Getting Lost in Soajo, Portugal
Story & photos by Julie Maris/Semel
Get lost on Soajo’s ancient, stone cow-path to find traditional Portuguese warmth and hospitality. Follow the scent of wildflowers and mountain meadows or back-country road signs that lead to shepherds, roaming livestock, and welcoming cafes. This is northern Portugal, where sheer cliffs are matched only by the sheer beauty of this remote region and where lost tourists evoke smiles.
Getting lost is the best way to meet locals whose relatives inhabited the mountain villages that were incorporated into hilltop forts hundreds of years ago during regional wars by political factions.
Not only are the 360-degree views of the valleys with the region’s unique stone corn cribs breathtaking and eerie, but the quiet is disturbed only by bleating sheep and elderly women in black on doorsteps who invite you into their stone houses.
Men carrying freshly-baked village bread used walking sticks and followed belled-long-horned Barrosã cattle as they trod up the mountainside. Their surprise and “good day” greeted me as I realized that the short-cut and missed path with six-foot walls delineating the vineyards also hid the town, my destination. Walking downhill on the slippery and worn ancient stones belied the centuries of the region’s history.
Rustic Soajo is a different world four hours from the jazzy Lisbon metropolis with its clanging cable cars and tourists searching for pasteis de nata, the iconic egg custard tarts. It’s less than two hours from Porto, the destination of the local fortified wines shipped on the Douro River.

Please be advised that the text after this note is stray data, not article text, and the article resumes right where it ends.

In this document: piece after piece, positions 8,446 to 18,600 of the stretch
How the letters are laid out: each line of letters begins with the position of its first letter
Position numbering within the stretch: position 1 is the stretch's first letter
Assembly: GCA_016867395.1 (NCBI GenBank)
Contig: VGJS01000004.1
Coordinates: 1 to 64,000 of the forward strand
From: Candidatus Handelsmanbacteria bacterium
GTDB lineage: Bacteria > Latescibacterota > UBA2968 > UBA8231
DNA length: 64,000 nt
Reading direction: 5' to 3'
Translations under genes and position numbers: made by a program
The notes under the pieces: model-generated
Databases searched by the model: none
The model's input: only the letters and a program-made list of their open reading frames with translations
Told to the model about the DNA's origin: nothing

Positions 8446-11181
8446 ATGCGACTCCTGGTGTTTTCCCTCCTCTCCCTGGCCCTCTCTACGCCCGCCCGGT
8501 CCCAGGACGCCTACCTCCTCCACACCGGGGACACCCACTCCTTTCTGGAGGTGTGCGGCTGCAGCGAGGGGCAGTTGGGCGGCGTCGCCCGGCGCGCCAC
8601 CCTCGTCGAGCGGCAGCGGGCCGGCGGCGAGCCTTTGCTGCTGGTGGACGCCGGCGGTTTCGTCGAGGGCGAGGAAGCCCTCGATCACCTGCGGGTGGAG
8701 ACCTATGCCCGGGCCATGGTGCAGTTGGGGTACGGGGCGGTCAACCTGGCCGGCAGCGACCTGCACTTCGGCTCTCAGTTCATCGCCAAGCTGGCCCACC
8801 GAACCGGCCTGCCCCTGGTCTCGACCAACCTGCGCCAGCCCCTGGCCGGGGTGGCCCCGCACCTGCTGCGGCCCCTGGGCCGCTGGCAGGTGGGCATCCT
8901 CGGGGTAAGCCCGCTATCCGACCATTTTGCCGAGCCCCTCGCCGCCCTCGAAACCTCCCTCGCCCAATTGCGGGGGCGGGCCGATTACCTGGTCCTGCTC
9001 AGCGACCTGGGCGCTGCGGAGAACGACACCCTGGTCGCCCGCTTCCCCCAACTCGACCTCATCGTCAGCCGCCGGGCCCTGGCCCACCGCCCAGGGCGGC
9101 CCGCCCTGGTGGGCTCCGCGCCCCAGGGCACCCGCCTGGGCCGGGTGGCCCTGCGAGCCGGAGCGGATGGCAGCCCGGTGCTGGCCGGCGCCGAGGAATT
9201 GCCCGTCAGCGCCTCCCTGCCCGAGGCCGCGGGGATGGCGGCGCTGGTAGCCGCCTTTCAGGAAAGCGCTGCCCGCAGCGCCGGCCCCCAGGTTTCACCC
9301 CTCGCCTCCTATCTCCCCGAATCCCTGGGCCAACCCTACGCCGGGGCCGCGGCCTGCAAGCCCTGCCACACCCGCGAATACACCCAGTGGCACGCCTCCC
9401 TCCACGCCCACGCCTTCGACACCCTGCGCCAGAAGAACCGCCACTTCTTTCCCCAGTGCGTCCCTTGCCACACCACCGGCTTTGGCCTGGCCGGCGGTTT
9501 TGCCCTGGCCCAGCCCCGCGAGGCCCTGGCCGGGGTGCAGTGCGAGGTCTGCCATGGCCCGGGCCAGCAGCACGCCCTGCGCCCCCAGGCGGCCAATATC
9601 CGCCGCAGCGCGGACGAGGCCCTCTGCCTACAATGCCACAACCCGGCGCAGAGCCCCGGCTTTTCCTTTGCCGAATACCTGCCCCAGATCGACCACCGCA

Soajo’s twenty-four granite espigueiros, or granaries perched on slabs, impress from a distance. Religious crosses that protect the harvests cap the constructions, built in the 18th century, when explorers imported corn from the New World. The village borders Portugal’s only national park, Peneda-Gerês with its rugged granite mountain range.
Parque Nacional da Peneda-Gerês massifs encompass one-hundred villages and Celtic fortifications that organically blend into the boulder landscape, etched by rushing mountain rivers and streams replenished a hundred days a year. Wild Garrano ponies freely roam along with the endangered Iberian wolves: the biodiversity includes golden eagles, the violet Gerês iris, and oak forests.
Villagers still cultivate crops and raise livestock but with the establishment of the park in 1971, sustainable tourism is preserving the delicate ecosystems and the traditional lifestyle. Medieval castles, waterfalls, and terraced fields form the landscape adjacent to the two-hundred mile Geira, the ancient Roman road connecting Braga, Portugal and Astorga, Spain.
Cars lost in narrow lanes attract amused locals running to assist navigating the original ox-cart routes. Their welcoming smiles invite us into hidden pubs or courtyards where returning cattle still barn in multistoried houses.
Located in the center of the park, Gerês’ thermal baths have been a therapeutic destination for centuries. Buildings from the 1800s line streets adjacent to springs with mineral-rich healing water.
The UNESCO Geopark Naturtejo da Meseta Meridional, 130 miles from Lisbon, is Portugal’s first network of protected regions and parks and incorporates 600-million years of evolution. History etched in its granite croppings, quartzite ridges, and geologic fractal formations result in infinitely varied and stunning landscapes. The geopark promotes sustainable, regional economic development and conservation of its geological heritage.
The park provides an extensive series of hiking and walking trails and contains a Roman gold mine, one of its geo-monuments. The Important Bird Areas (IBA) count 125 species such as the Griffon and Egyptian vultures, royal eagles, and black storks.